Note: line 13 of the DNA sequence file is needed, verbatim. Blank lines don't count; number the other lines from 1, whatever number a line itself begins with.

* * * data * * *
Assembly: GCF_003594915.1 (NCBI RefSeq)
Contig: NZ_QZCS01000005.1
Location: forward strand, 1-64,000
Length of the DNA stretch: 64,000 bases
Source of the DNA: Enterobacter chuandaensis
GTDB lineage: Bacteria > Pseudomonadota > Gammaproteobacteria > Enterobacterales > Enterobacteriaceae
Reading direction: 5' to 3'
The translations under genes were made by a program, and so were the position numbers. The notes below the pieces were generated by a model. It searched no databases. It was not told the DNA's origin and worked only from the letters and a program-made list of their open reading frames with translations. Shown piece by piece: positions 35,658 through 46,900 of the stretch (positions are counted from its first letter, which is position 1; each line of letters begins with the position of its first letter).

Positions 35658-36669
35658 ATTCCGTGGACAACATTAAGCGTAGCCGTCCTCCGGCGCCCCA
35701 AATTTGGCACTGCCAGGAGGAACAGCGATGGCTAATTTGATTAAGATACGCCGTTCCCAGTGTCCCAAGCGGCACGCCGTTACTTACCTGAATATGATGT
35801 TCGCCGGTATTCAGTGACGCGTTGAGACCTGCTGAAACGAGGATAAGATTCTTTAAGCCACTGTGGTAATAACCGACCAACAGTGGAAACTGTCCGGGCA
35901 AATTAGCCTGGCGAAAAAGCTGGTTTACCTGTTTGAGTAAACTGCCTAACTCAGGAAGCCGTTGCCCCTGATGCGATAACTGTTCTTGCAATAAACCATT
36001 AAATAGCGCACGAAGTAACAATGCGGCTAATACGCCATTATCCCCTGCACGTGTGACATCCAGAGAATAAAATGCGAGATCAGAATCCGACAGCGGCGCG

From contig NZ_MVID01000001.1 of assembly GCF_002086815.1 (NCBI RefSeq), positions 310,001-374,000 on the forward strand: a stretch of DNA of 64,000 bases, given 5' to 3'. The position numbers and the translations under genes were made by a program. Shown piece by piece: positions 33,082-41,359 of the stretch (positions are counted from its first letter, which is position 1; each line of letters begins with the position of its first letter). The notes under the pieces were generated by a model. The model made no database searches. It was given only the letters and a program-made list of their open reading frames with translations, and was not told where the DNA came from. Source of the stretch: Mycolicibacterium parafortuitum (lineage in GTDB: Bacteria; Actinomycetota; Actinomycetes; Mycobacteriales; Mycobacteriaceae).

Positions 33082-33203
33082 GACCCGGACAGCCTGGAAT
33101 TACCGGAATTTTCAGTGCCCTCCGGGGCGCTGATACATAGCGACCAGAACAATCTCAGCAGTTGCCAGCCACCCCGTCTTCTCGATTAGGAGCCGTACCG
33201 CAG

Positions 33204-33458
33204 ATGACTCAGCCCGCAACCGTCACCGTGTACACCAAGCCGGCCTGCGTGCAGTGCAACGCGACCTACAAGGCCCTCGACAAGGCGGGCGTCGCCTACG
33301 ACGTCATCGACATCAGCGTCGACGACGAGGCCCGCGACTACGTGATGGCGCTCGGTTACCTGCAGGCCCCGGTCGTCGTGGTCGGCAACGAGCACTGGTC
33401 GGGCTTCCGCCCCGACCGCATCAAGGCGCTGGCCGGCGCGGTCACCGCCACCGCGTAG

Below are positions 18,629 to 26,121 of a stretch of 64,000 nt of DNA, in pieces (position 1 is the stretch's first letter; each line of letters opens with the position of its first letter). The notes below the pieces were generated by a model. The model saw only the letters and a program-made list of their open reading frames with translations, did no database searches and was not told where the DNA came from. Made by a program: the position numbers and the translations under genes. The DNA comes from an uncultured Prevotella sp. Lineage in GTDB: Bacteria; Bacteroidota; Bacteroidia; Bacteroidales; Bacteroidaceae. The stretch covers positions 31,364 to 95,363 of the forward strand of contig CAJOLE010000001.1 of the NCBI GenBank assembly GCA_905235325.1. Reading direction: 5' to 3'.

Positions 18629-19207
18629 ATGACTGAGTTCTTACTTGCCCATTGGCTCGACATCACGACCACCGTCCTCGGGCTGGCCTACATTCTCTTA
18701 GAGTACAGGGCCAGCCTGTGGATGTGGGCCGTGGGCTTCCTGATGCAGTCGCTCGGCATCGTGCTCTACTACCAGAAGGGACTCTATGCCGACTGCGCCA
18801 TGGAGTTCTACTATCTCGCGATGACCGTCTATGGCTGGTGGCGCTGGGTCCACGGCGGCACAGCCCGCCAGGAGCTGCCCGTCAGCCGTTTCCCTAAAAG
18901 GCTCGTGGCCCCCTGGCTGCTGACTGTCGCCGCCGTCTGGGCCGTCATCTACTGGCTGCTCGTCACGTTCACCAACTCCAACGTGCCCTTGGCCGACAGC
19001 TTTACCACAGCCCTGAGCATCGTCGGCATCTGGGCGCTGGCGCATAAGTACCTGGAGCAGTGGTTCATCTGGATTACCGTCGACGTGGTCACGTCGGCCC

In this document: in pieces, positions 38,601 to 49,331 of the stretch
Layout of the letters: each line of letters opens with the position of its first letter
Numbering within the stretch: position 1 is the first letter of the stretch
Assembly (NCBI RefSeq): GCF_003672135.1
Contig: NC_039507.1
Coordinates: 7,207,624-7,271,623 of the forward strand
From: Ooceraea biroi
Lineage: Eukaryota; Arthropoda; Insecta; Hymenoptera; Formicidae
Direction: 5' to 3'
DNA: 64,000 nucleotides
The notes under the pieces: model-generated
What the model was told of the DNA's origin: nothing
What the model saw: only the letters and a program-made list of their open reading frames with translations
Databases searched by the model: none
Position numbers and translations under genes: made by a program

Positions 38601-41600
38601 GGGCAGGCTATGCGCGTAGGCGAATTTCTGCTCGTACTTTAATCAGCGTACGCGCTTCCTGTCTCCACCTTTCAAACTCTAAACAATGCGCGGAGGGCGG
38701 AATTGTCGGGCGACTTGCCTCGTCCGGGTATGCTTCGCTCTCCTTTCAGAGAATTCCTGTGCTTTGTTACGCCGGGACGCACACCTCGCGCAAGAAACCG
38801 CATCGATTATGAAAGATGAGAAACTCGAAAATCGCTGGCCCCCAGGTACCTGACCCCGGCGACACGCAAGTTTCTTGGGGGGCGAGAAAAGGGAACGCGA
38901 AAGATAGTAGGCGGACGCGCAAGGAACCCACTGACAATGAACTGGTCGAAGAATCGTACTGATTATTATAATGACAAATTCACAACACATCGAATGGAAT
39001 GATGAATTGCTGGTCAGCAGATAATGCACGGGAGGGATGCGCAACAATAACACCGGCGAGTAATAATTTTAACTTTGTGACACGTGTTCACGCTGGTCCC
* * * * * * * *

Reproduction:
35901 AATTAGCCTGGCGAAAAAGCTGGTTTACCTGTTTGAGTAAACTGCCTAACTCAGGAAGCCGTTGCCCCTGATGCGATAACTGTTCTTGCAATAAACCATT